News & Events

Isani ’11 Authors Book on Muslims and International Government

Sept. 17, 2018

Muslim Public Opinion Toward the International Order
Muslim Public Opinion Toward the International Order

BLOOMINGTON, Ill. — Illinois Wesleyan University alum Mujtaba Ali Isani ’11 (Karachi, Pakistan) delves into Muslim attitudes toward the legitimacy of global government in his book Muslim Public Opinion Toward the International Order: Support for International and Regional Actors. The e-book version can be downloaded now, and the printed version will be available for purchase beginning Sept. 22.

Muslim Public Opinion Toward the International Order expands upon Isani’s dissertation at the University of Muenster, Germany, where Isani is a post-doctoral fellow in the political science department. According to his research, despite attempts for international accord in recent decades, both the political right and left in Muslim-majority countries tend to perceive international government as hostile toward their people.

“This finding aligned with my experience growing up as a Muslim in Pakistan, where I recalled that longings of lost Muslim glory were common,” Isani explained, though his data analysis showed that this sentiment was not limited to Pakistan.

“I wanted to explore and pinpoint why populations in Muslim-majority countries hold particularly negative views of international organizations. Hence, I decided to embark upon answering what seemed an extremely pertinent question to me.”

To do so, Isani travelled to Jordan, Egypt, Lebanon, Saudi Arabia, Pakistan and other Muslim-majority countries to conduct surveys and observe the local culture. In addition, his book draws upon previous studies from his colleagues. By gathering a large subset of quantitative data from primary and secondary sources, Isani believes that his book provides a number of well-founded insights into the factors that affect the attitudes that Muslims carry.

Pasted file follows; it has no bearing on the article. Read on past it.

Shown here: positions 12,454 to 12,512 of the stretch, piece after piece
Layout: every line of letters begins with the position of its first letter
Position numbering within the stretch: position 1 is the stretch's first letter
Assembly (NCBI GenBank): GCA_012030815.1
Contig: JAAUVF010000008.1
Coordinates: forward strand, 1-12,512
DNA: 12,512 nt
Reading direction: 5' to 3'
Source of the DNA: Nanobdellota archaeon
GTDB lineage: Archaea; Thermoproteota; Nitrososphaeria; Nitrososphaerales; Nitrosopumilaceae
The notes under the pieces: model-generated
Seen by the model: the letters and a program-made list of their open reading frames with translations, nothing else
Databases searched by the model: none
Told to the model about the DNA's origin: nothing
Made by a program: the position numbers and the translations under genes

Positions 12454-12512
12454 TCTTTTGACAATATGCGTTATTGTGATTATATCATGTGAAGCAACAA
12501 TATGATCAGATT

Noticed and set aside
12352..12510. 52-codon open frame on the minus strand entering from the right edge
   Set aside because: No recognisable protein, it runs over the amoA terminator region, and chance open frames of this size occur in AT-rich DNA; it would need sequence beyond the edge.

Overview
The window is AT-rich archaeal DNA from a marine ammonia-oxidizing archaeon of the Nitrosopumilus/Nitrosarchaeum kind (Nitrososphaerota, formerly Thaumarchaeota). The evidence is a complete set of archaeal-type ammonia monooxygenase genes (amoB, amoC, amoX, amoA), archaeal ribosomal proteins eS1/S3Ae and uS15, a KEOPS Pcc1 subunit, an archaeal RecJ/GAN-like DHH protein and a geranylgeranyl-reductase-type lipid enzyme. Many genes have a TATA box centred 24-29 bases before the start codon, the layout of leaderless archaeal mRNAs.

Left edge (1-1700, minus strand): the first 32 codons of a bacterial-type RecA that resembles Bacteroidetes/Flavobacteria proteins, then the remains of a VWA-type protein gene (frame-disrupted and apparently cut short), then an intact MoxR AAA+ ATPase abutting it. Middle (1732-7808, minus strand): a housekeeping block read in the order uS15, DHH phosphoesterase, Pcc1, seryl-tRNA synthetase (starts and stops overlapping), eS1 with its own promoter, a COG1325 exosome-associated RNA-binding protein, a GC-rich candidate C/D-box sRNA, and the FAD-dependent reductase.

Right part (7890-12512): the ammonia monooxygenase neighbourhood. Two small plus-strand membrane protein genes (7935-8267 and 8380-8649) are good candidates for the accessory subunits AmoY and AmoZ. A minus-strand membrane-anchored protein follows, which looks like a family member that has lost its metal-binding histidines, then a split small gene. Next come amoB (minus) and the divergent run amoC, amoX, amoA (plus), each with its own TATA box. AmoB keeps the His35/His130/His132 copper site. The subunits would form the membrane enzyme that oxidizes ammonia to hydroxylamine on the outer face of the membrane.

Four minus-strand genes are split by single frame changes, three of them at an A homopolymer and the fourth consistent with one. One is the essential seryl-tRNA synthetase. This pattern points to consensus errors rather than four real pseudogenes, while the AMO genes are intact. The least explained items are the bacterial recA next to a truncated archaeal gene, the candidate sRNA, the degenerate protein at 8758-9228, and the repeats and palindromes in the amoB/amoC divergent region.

The book ultimately proposes that because current international organizations are built with Western mindsets about cross-cultural unity, they unintentionally alienate Muslims whose views of a just international order are informed by the significance of the caliphate in Islamic society.

Isani hopes that any reader with an interest in Muslims as a distinct culture will come away with a deeper understanding of the underlying reasons for Muslim resistance toward global government. By doing so, scholars and policy practitioners in the field might work toward solutions that address this hostility, thereby reaching an accord between the Western and Muslim worlds.

By Rachel McCarthy ’21